The mechanism for preallocating virtual memory and temporary file space is implemented by a command “JRS,” which also constitutes a process that contributes to the proper operation of the system. When a job is entered, it can request via the command JRS a certain amount of resources. The resource manager then tries to ensure that there will be enough resources for the job. The jobs can be entered with options, a first of which is to supply a maximum elapsed time and a second of which is the expected total central processing unit time for the job. When a request for resources is examined, the following values are considered:

    • the amount of resources requested “r”;
    • the current amount of resources available “A”;
    • the resources already preallocated to other requests, but not yet used “R”;
    • an initial amount of resources “Ra” declared at the start by the user to the resource manager in order to aid in preventing failures due to the uncontrolled allocation of resources.

The current amount of resources “A” is a piece of information obtained periodically and updated periodically by the “daemon” LRM by verifying the system information tables that have been stored. The value of the resources already preallocated “R” is also determined by the daemon “LRM,” which gathers the current utilizations of resources by the jobs. “Ra” is a set value, supplied by the “daemon” LRM as being one of these arguments.

The request will be fulfilled if r<A−(R+Ra). Upon each request, the daemon performs this computation and fulfills or does not fulfill the request as a function of the result of this comparison. Once a request for resources corresponding to a job start has been fulfilled, the job is executed, taking into account the evolution of its priority.

The following appendices relate to the code parts that make it possible to compute the total available virtual memory and real memory. This computation is performed by the following code part.

. . . Computing Available and Total Virtual and Real Memory.

/*get_vmdata: Obtainment of Information on Available Real
and Virtual Memory */
get_vmdata(vm)
struct vmdata *vm
{
char buff[1024];
int bufsiz = 1024;
char w1[20], w2[20], w3[20], w4[20];
while (1) {
int v1, v2;
if(!init_access_to_commands_done) {
/*Initialization: Command vmstat is launched, and its output caught*/
init_access_to_commands_done = 1;
init_access_to_commands( );
fdvmcom = sag_popen_getline(“vmstat 1”, buff, &bufsiz, 2);
} else {
int cr;
/*A new line issued by command vmstat is read*/
cr = sag_popen_nextline(fdvmcom, buff, &bufsiz, 2);
if (cr <= 0) {
fdvmcom = sag_popen_getline(“vmstat 1”, buff,
*bufsiz, 2);
}
}
/*line is examined and information recovered*/
sscanf(buff, “%s %s %s %s”, w1, w2, w3, w4);
if (!strcmp(w1, “kthr”) && !strcmp(w2, “memory”))
continue;
if (!strcmp(w1, “-----”) && !strcmp(w2, “-----------”))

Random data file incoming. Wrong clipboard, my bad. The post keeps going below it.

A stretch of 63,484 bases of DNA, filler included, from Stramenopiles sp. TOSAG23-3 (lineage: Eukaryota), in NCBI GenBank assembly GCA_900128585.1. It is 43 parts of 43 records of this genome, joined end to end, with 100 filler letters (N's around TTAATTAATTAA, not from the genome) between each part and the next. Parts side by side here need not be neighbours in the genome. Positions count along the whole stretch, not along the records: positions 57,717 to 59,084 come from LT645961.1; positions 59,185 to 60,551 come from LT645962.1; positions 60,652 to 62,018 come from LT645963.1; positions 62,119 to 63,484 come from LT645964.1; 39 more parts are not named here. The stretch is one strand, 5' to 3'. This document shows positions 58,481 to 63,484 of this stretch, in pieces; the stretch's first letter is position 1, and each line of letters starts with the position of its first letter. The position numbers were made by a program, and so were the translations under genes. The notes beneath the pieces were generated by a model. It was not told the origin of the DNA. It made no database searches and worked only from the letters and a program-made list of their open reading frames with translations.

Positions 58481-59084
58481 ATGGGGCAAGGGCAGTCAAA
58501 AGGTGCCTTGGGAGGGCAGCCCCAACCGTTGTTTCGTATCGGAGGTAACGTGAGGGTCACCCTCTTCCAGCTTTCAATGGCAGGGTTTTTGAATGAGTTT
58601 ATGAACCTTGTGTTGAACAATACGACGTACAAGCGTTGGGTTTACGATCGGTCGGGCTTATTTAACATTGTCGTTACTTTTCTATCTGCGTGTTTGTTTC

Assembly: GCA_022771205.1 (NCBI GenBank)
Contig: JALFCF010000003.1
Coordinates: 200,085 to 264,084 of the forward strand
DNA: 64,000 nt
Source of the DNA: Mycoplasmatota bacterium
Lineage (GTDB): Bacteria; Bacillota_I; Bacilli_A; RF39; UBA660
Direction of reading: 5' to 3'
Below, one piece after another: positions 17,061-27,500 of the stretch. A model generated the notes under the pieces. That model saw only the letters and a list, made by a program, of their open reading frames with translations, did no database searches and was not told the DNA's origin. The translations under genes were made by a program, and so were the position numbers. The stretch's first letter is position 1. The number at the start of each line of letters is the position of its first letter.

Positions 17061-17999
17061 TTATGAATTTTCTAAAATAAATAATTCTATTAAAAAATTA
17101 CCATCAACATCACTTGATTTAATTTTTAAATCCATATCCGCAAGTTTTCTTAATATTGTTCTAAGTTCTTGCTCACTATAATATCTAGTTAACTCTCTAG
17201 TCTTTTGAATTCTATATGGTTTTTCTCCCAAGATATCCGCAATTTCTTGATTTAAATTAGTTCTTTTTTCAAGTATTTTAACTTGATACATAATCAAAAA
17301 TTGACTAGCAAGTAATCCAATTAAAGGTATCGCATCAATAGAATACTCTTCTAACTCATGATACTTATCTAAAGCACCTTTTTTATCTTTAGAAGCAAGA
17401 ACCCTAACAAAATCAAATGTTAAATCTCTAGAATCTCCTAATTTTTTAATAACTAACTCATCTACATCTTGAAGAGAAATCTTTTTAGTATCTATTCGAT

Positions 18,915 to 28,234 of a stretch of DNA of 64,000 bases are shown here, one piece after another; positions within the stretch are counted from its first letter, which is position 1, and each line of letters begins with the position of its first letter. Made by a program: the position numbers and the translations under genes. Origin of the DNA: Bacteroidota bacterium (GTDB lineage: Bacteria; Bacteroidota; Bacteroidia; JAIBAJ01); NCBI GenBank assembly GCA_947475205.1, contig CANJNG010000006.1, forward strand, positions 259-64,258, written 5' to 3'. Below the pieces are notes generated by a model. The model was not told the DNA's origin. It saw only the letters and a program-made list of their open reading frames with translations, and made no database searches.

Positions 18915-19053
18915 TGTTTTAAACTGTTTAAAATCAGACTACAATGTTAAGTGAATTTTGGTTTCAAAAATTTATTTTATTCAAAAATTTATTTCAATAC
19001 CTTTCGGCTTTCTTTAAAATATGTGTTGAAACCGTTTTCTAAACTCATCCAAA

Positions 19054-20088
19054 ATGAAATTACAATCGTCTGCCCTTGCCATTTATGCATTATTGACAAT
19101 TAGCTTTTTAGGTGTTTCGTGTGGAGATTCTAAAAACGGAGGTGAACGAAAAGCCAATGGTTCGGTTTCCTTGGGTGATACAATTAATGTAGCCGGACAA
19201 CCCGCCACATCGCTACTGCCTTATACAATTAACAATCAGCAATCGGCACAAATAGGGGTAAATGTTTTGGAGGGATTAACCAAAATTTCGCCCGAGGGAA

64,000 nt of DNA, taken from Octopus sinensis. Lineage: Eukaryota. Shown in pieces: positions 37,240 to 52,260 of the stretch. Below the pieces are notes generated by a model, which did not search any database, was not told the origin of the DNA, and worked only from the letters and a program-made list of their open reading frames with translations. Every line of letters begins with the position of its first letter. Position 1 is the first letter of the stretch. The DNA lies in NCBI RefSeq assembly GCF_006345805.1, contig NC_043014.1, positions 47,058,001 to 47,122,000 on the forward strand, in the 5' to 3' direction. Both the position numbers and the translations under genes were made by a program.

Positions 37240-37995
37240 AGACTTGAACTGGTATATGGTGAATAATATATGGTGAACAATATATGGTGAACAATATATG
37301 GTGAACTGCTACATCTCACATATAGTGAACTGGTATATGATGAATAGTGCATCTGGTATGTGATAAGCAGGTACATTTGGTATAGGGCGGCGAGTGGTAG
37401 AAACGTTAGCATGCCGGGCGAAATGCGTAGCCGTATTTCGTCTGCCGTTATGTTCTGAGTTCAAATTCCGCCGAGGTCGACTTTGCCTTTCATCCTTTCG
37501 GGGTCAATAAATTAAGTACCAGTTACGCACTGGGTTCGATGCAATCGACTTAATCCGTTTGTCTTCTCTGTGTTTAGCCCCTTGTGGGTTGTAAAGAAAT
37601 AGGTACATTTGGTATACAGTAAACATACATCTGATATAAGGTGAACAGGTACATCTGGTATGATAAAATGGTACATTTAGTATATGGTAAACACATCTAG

continue;
if (!strcmp(w1, “r”) && !strcmp(w2, “b”))
continue;
sscanf(w3, “%d”, &v1);
sscanf(w4, “%d”, &v2);
vm->totrealmem = vmconstant.totrealmem;
/*System Call psdanger returns Total Virtual Memory and Available
Virtual Memory */
vm->totvirtmem = psdanger (0) * 4;
vm->avrealmem = v2 * 4;
vm->avvirtmem = psdanger (−1) * 4;
return (0);
}
}

The process also comprises a step for computing the total and available temporary file space. This computing step is carried out by the following code part.

Computing Available and Total Temporary File Space

updtmpspace (avtmpspace, tottmpspace)
int *avtmpspace;
int *tottmpspace;
{
int curnbtmpdev;
char *ptdevlist;
int i;
struct statfs statfsbuf;
curnbtmpdev = enum_dev( );
if (curnbtmpdev > nbtmpdev){
nbtmpdev = curnbtmpdev;
if (tmpdevlist)
(unsigned char *) free(tmpdevlist);
tmpdevlist = (char*) malloc(nbtmpdev *200);
tmpdevno = (int *) malloc(nbtmpdev *sizeof(int));
}
if (curnbtmpdev > 0) {
get_dev(tmpdevlist, tmpdevno);
*avtmpspace − 0;
*tottmpspace = 0;
for (i = 0, ptdevlist = tmpdevlist; i < curnbtmpdev;
i++, ptdevlist += 200) {
int cr;
/*System call ststfs provides information on the File System*/
cr = statfs(ptdevlist, &statsbuf);
/*conversion into Kb: multiply by 4*/
*avtmpspace += 4 * statfsbuf.f_bfree;
*tottmpspace += 4 * statfsbuf.f_blocks;
}
}
}

Next, the central processing unit usage that occurred during the last time interval is determined, and this determination is made by means of the following code.

/*sysinfo and vminfo are AIX Kernel tables*/
/*The function* get_sysinfo_and_vminfo reads these
tables from the Kernel Memory*/
get_sysinfo_andvminfo (&sysinfo, &vminfo);
tpgspgouts = (double) (vminfo.pgspgouts −
ovminfo.pgspgouts)/(double) Irmdinterval;
trunque = (double) (sysinfo.runque −
oysinfo.runque)/(double) Irmdinterval;
tswpque = (double) (sysinfo.swpque-
oysinfo.swpque)/(double) Irminterval;
tuser = (double) (sysinfo.cpu[CPU_USER])/(double)
Irmdinterval;